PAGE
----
By Isra Amin Ibrahim
Last week, an Arab-American Muslim, Adam Saleh, was speaking Arabic on a Delta airline plane. Allegedly, this frightened and angered the white passengers, and Delta had him removed from the flight.
A recurring reaction from many non-Black Muslims to the viral video Saleh posted in response is a swift defense of Saleh, but the nonchalant attitude towards his “discovered” history of anti-Blackness. The most cited example of this history is his use of the word “Abeed,” the Arabic slur for “slave,” to refer to Black people.
Unlike many, my fury with this situation is not Saleh being kicked off the plane or even that his story was possibly a hoax. I am angered that this is yet another indication of the pervasive normalization of anti-black sentiment within the American Muslim Arab community.
It is important to recognize that Caucasians oppressing non-Black Arabs is akin to “white-on-white” crime to the global Black person who recognizes both groups as anti-Black oppressors. How whiteness manifests its violence is important to understand, however. If the white Muslim or Arab, like Adam Saleh, can be evicted for speaking Arabic, I can only imagine the reaction my 15 year old, 5’8” Black brother, Mohamed, would warrant. Would the white passengers have read him as a Muslim boy or just a Black man? Would non-Black Muslims even consider him a legitimate target of Islamophobia given his Blackness? Or are these questions simply an indication of the very real erasure of Black Muslims in Muslim spaces and conversations around Islamophobia?
I can empathize with injustice wherever it occurs, but it is necessary I am mindful and strategic about where I place my Black labor. My Muslim white Arab brothers and sisters are complicit in anti-Blackness that is just as egregious, if not even more so, than Caucasian racism. The people who would have me convinced that we are “brothers and sisters in Islam” because we share the same language have participated in the most violent ways of normalizing anti-Black ideas.
Black Muslims and Arabs are constantly questioned on the legitimacy of their Islam and demanded to put up labor while learning to tiptoe around the violent gaze of their whiter counterparts. The irony of casual anti-white humor that implicates them also is lost on the Arab Muslims who partake in it. Statements from my “well-meaning” non-Black Muslim sisters like, “my family really likes you, but they wouldn’t want you a part of it [because you are Black]” are not lost on me.
It seems while Ahmed and Fatima can see Becky and John’s anti-Blackness, they become completely dismissive of their own complicity. How dare you call me your sister, claim my work as only “Muslim” and participate in the intimate violence of my existence? Black Muslims cannot exist for the service of the Muslim community only as Malcolm X quotes or evidence that “Muslims have been here since slavery, too!”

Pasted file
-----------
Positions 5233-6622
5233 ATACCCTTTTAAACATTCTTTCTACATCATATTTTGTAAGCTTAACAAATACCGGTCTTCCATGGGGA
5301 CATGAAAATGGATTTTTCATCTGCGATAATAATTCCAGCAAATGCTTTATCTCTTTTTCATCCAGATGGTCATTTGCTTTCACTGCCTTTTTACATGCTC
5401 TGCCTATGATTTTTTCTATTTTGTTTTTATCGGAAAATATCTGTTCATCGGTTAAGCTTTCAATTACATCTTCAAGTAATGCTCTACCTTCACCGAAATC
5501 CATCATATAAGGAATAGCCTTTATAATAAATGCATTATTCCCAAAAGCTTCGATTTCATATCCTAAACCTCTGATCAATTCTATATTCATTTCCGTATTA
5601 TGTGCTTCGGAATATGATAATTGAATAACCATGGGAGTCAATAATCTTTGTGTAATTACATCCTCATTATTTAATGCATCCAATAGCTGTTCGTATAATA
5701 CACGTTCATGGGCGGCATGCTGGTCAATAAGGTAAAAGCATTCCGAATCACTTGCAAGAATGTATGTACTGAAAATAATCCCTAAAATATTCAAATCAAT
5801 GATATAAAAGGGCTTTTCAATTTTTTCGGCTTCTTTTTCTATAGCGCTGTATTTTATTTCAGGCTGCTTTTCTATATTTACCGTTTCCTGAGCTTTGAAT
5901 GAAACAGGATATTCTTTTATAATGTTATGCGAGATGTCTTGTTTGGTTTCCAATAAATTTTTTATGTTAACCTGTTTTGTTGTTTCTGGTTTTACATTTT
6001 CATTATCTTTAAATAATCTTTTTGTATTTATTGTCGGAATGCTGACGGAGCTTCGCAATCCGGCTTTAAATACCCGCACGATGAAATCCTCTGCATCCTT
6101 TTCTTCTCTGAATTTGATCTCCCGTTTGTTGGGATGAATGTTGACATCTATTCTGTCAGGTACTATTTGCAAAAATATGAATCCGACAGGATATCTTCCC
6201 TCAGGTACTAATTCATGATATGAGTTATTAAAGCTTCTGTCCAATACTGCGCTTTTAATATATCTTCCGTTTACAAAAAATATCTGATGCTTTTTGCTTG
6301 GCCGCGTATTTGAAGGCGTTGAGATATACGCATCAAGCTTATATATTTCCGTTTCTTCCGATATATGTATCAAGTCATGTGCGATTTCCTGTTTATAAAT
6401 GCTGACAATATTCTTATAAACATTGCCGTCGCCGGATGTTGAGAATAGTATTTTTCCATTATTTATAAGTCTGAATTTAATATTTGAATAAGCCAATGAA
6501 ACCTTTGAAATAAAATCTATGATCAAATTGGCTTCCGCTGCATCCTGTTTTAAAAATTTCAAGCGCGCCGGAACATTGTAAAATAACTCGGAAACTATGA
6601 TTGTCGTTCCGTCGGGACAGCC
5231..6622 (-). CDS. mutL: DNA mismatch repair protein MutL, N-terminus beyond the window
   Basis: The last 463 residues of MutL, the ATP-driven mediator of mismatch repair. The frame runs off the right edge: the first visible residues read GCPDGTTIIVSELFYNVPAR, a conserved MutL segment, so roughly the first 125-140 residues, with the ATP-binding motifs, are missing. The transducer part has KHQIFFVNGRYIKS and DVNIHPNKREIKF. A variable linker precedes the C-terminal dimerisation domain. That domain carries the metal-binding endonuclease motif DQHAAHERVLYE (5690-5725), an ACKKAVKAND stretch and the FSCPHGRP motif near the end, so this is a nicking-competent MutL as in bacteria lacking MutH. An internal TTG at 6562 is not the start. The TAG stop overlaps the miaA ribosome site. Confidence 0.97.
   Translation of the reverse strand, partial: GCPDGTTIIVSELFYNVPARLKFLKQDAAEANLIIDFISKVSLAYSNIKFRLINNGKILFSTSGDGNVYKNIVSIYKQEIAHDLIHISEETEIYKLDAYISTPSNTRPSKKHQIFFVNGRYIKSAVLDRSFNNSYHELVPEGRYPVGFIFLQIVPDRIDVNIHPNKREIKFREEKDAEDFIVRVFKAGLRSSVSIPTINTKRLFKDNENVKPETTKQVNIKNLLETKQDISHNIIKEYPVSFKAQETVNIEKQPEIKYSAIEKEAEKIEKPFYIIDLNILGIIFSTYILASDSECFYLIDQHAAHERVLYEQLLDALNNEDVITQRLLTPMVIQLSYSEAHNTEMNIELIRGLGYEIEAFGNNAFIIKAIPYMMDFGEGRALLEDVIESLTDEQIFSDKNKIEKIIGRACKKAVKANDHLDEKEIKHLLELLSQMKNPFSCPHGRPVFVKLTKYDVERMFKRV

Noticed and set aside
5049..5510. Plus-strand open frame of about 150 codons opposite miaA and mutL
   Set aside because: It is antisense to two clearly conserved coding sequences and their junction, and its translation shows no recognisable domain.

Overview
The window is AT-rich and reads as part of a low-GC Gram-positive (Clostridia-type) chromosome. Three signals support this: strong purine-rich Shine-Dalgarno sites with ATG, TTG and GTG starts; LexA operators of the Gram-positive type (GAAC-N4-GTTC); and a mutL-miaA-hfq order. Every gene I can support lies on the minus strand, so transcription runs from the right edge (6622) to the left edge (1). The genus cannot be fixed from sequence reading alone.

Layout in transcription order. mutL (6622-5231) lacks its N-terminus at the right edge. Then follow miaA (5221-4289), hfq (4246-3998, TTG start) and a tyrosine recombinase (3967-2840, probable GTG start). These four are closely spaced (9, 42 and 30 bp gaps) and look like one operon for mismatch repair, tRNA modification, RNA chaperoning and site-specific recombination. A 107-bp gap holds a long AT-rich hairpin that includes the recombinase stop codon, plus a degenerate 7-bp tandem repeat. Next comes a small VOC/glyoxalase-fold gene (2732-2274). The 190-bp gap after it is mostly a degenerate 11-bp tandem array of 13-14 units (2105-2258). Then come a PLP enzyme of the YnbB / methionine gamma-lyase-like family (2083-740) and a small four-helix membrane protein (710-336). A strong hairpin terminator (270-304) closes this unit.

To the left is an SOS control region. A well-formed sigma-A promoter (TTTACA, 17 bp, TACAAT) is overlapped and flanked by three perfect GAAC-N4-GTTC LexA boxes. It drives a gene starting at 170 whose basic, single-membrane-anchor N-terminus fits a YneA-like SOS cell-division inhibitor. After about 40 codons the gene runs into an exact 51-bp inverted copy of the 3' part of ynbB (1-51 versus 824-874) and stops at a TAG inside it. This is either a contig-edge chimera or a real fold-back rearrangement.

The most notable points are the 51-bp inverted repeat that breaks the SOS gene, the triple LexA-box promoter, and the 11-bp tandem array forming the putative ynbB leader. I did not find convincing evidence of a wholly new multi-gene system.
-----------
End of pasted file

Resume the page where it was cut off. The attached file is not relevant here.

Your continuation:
The position of the Black Muslim or Arab is a paradoxical one. How does she reconcile with the question of “solidarity” while both the Arab and Caucasian communities still continue to oppress and violate Blackness in every way? Simply put, we don’t. The Black Yemenis are called “Al-Akhdam,” the servants. They are the “untouchables” at the bottom of the social ladder. The Black Iraqis are delegated to the most menial jobs and do not participate in public life. The Black Afro-Palestinian is called “Kushi” by Israelis, a derogatory term, but also “Abeed” by white Palestinians, and Black people are still referred to as “Abeed” all over the Arab world. The white Arab here functions just like the white Caucasian. Their anti-Blackness is what they have in common.
I am required to fight against Islamophobia not because I should have my labor at the service of non-black Arabs, but because I understand that, exactly like any other white supremacist project, it is the Blackest of the Black who will suffer the most. If the United States of America should launch another war in its “War on Terror” expansion, then we should recognize it is the disposable Black Muslim or Arab in these white supremacist Arab societies who will be exploited as proxy war soldiers, caretakers, and protectors of their Arab counterparts.
It is only through the constant and conscious recentering of Blackness in culture and religion, through the understanding that Blackness is constantly under threat, that all people can find liberation. Blackness cannot marginalize as it is all-protecting. Saleh is simply but one person, and as is often the case with non-Black people, he is centered way too often in important conversations and spaces. I will not allow his anti-Black history to be dismissed as simply “problematic,” or as having nothing to do with what allows the Islamophobic violence he experienced but affects Black people the most to continue in the first place. For me and many other Black Muslims or Arabs, he represents the entirety of our violent erasure. And he is not my ally.
Isra Amin Ibrahim is a Sudanese-American and a junior on a pre-medical track at FIU. An active participant in the FIU community, she works to create interfaith events at FIU. She co-founded FIU’s first Muslim Chaplain Office of Multi-Faith and serves as a council member for Students for Justice in Palestine at FIU. Ibrahim aims to foster in her peers a greater awareness of the diversity of Muslim people and an understanding of how intersectionality is pivotal in promoting social change. She is also a member the Quantifying Biology in the Classroom (QBIC) program.